NZ Football takes a brave stand but Blatter re-elected
New Zealand Football voted against Sepp Blatter in Fifa presidential election following multiple Fifa officials being accused of rampant and systemic corruption.
Australia also voted against the incumbent. The two countries were among the few to speak out about their intentions in the run-up to the vote. The Guardian called it an "honourable but risky stand" in the murky world of Fifa politics.
In the end it was for naught. Mr Blatter (79) defeated his rival, Jordanian Prince Ali bin Al-Hussein, in the first round of voting as he secured the backing of 133 of the 209 voting members. African and Asian countries block-voted in support of Mr Blatter. He also gained the backing of some South American countries.
Some pundits are picking Mr Blatter might not serve out his fifth term, however. More arrests are expected. UK Prime Minister David Cameron has called on Mr Blatter to step down. Uefa president Michel Platini, president of the European soccer body Uefa, has been openly hostile. Most of Uefa's 53 members voted for Prince Ali. Mr Platini says European countries might boycott the next World Cup.
Fifa also faces the possible loss of A-list sponsors like Visa, which says it will walk if the international soccer body does not clean house.
But for now, the five-term Fifa boss is showing no change to his trademark style. "I am the president now, the president of everybody," he said during his victory speech.
On Thursday, US prosecutors indicted 14 people from football’s world governing body, seven of whom were arrested at a luxury hotel in Zurich by Swiss police, for bribes and kickbacks worth more than $US100 million over two decades.
New Zealand is hosting the Fifa Under-20 World Cup, which kicks off this weekend
The chairman of the organising committee for that tournament, Jeffrey Webb, is one of the Fifa officials accused.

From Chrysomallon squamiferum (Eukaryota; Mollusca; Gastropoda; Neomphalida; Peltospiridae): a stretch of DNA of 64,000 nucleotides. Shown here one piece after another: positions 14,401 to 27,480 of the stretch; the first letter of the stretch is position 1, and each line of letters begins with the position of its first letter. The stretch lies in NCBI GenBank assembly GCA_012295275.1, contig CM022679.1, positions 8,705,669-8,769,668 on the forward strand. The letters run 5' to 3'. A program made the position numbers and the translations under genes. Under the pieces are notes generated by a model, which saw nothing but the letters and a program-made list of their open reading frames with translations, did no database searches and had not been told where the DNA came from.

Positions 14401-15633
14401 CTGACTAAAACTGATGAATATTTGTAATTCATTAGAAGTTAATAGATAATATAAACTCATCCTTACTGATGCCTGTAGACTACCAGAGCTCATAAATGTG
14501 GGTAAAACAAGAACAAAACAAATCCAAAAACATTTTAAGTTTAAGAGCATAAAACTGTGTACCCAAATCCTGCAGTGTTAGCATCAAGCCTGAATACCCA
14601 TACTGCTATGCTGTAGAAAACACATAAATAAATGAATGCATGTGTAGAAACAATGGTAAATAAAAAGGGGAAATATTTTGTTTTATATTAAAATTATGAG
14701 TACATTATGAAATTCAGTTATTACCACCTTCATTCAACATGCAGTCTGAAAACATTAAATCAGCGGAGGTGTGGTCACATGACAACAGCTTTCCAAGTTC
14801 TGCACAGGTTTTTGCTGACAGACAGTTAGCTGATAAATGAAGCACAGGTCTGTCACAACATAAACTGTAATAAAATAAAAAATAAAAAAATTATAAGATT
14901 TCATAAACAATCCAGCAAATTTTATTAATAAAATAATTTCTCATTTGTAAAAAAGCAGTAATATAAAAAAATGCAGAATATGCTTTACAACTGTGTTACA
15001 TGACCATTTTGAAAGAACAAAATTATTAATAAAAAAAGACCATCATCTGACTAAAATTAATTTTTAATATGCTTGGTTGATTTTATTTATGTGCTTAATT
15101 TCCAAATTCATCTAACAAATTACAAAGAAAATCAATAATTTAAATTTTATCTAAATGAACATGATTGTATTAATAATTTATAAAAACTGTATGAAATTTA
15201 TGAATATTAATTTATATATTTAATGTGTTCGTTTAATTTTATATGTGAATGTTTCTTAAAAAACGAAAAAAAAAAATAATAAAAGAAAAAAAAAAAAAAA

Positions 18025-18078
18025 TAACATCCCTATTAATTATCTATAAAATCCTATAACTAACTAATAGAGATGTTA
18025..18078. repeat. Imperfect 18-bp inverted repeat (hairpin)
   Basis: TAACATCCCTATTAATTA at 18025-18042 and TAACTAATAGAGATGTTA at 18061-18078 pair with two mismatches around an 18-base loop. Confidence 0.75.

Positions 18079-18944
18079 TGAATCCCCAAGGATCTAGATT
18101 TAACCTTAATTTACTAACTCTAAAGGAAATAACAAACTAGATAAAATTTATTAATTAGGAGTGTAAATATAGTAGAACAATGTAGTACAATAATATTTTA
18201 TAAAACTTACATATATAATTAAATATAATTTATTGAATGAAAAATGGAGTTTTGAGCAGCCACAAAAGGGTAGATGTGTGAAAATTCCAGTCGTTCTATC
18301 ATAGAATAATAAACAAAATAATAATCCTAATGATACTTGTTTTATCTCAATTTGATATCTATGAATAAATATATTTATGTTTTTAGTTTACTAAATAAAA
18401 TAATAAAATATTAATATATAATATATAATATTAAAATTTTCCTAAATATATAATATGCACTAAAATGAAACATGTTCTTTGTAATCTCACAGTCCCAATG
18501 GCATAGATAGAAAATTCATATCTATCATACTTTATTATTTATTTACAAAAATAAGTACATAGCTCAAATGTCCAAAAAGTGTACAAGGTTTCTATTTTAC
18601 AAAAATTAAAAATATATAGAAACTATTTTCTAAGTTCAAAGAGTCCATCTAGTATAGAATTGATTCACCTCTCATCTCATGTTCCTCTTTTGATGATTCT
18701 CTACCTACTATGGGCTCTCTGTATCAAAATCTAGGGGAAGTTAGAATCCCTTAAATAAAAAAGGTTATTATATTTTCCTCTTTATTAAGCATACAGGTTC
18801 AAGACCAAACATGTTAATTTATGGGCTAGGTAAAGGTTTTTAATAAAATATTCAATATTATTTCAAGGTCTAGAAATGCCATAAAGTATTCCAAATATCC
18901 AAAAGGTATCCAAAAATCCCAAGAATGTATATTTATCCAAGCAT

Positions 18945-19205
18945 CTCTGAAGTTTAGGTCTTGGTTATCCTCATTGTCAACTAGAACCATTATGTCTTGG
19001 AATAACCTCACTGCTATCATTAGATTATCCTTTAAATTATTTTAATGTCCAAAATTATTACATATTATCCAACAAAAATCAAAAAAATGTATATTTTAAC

NZ Football president Mark Aspden says the developments over the past 48 hours show Fifa needs “substantive change.”
“The executive committee believes real change can only be implemented with a new president and, accordingly, we have opted to support the election of Prince Ali bin Al-Hussein.
Former New Zealand football administrator Charlie Dempsey, who died in 2008, gained worldwide attention when he abstained from voting for hosting rights to the 2006 World Cup because of “pressures” from various people, despite having previously indicated support for South Africa.
His decision saw Germany win instead.
Swiss prosecutors also opened a separate investigation into the bidding process that awarded Russia and Qatar the 2018 and 2022 World Cups respectively.
But Fifa is ruling out a re-vote on the awarding of both tournaments.
Last month, the 2011 Rugby World Cup organising committee’s former head, Martin Snedden, said New Zealand could strike a part-hosting deal for the multi-billion dollar Fifa World Cup with Australia.
Mr Snedden said he believed co-hosting the tournament was a realistic goal, given the success of the Rugby World Cup in 2011 and this year’s co-hosting of the ICC Cricket World Cup.